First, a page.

I had the privilege this week of listening to a lecture by Hans Rosling, professor of global health at Sweden’s Karolinska Institute. Many will have seen his engaging performances on Youtube or in Ted talks . He’s the one with the endearing Swedish accent – he says “yust” for “just” – and the animated charts that show nations as variously sized, coloured bubbles moving dramatically over time. He also uses a pointer with a little hand attached to the end.
His message is basically an optimistic one: that poor countries are rapidly converging on richer ones as their birth rates fall to sustainable levels and as their victory over preventable disease and premature death allows them to advance economically. Most of the world is now between what he calls “light bulb” and “washing machine” – in other words advancing up the lower rungs of the “middle classs”. Read more
Israel has enjoyed a quiet few years. No wars, no intifada, no increase in the international pressure on the Israeli state – and a strong economy. With the rest of the Middle East in flames, it has been hard to make the traditional argument that the Israeli-Palestinian question is the key to solving all other issues – or to argue that the plight of the Palestinians is the most urgent human-rights priority in the region.
But Israel’s quiet times may be about to end. The Scarlett Johansson controversy is just one part of it – the less important part, in fact. The other really significant element is that John Kerry seems to be about to launch his peace plan. When Kerry does that it will put Israel on the spot and may split its government. And if and when the talks fail (as I’m afraid, they surely will), Israel is likely to get a lot of the blame. The country will be back in the spotlight – and not in a good way. Read more
By Toby Luckhurst
Europe is beset by rising energy prices, driven by the increasing competitiveness of shale production in the US, political commitments to lower emissions and an over-reliance on Russia in the wake of unrest in the Middle East and North Africa.
Britain’s Big Six, the six dominant energy companies, face accusations of overcharging, but they in turn claim that prohibitive emissions targets and governmental “green levies” are to blame for the price increase. While the US is benefiting from a shale gas boom that is predicted to give it an edge over both the EU and China for the next two decades, fracking is struggling to take off in Europe due to high costs, geological difficulties and public ambivalence to the environmentally destructive production methods. European politicians are considering abandoning the 2030 renewable energy targets in light of these high costs.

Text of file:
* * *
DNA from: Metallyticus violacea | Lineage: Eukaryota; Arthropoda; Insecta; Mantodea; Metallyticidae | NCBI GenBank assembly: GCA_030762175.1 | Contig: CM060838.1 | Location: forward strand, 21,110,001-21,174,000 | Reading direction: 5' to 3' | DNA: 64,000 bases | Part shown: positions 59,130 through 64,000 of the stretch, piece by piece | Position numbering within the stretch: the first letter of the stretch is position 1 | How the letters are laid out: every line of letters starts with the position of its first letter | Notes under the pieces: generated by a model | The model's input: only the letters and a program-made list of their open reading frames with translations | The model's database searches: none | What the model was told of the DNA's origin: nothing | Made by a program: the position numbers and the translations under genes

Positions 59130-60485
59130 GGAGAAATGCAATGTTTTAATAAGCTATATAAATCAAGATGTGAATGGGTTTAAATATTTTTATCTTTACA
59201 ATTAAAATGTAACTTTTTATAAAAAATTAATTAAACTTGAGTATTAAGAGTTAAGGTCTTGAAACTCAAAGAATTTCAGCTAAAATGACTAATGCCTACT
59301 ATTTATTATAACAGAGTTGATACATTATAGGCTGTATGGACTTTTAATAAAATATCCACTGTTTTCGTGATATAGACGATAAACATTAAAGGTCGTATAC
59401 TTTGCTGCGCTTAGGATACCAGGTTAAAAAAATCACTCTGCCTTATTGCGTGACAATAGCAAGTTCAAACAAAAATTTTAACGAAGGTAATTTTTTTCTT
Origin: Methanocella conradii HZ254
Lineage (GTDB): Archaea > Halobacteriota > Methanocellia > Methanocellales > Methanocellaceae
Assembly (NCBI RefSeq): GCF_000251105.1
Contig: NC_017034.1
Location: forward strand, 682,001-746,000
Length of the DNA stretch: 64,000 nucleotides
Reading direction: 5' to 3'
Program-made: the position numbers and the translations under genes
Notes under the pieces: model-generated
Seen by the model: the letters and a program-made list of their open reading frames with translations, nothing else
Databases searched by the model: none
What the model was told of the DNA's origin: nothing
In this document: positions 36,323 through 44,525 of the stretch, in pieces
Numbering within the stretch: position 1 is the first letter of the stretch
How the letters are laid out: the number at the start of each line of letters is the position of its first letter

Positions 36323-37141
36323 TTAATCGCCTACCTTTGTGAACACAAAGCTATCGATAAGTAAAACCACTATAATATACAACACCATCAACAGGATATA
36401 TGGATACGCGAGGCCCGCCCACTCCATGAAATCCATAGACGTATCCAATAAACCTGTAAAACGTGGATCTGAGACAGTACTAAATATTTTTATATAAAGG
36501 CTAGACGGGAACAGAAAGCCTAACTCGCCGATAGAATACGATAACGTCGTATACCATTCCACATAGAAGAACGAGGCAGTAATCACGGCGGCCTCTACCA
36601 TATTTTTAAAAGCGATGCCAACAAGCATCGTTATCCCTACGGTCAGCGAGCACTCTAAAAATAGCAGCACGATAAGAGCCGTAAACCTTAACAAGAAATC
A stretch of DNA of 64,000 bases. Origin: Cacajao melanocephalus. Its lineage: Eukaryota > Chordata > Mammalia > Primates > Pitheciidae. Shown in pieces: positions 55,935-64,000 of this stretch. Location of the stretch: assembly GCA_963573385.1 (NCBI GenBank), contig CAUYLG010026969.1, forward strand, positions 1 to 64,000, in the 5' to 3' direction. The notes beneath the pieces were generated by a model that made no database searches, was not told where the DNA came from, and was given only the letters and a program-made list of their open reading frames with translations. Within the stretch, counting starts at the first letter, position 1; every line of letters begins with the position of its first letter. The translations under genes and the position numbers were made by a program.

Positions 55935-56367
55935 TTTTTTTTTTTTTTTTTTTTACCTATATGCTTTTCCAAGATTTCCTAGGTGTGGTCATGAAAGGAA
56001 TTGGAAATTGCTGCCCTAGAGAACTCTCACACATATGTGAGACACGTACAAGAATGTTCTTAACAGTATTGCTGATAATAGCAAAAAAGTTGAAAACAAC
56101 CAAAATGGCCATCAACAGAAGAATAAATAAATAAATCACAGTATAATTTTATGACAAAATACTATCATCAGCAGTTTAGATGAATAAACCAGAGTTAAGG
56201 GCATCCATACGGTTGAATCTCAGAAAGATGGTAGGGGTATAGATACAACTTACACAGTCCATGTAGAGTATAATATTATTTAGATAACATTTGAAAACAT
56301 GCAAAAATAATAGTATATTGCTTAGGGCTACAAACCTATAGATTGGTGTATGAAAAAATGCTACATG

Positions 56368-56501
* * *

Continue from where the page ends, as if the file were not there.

These articles analyse the causes of and possible solutions to Europe’s energy crisis. Read more
Obama’s zen-like State of the Union address
President Obama has just delivered his State of the Union speech to Congress. As usual, it was full of uplifting stories and calls for action, punctuated by standing ovations. But many believe that the sad reality is that this is a presidency that is running out of steam, and some of what Mr Obama had to say about the State of the Union was actually quite bleak. In this week’s podcast, Gideon Rachman is joined by Richard McGregor, Washington bureau chief and Edward Luce, chief US commentator, to assess the speech and the state of the presidency in general.
President Barack Obama went to Capitol Hill on Tuesday evening to make his fifth State of the Union address.
Mr Obama tried to get on the front foot earlier in the day with the news he will bypass Congress to raise the minimum wage for federal contractors.
The White House had lowered expectations for a speech that was short on big initiatives and long on “executive actions” – policies pushed by presidential decree, rather than going through lawmakers.
The test will be whether Mr Obama’s performance will achieve its objective of restoring his damaged popularity following the botched rollout of healthcare reform.
James Politi reported from Washington and Shannon Bond from New York
Amid all the questions about whether we are seeing a repeat of the 1990s emerging market crises, it is worth asking a simple question: where are big multinationals putting their long-term bets on buying companies and building factories?
The answer is just in from the UN Conference on Trade and Development (UNCTAD) via the latest edition of its Global Investment Trends Monitor. Here are six points from the report worth paying attention to: Read more
News that François Hollande had a meeting recently with Peter Hartz, architect of Germany’s labour market reforms of a decade ago, has caused a frisson in Paris where all the talk (apart from that about his love life) is about the president’s public embrace of social democratic reforms with a distinctly German flavour.
The Elysée Palace denied reports that Mr Hartz, who led former chancellor Gerhard Schröder’s landmark reform programme, was acting as an adviser to Mr Hollande.
But it acknowledged that the president had hosted the former Volkswagen executive for an hour-long informal meeting two months ago. Read more
Matteo Renzi (Getty)
Outside Italy there is an understandable enthusiasm for the constitutional and electoral reform proposals of Matteo Renzi, leader of the centre-left Democratic party. Italy unblocked – at last! Inside the nation itself, there is more caution and scepticism. This reflects the experience of Italians, who have travelled such roads in the past without being rewarded with better government and a better class of political leaders.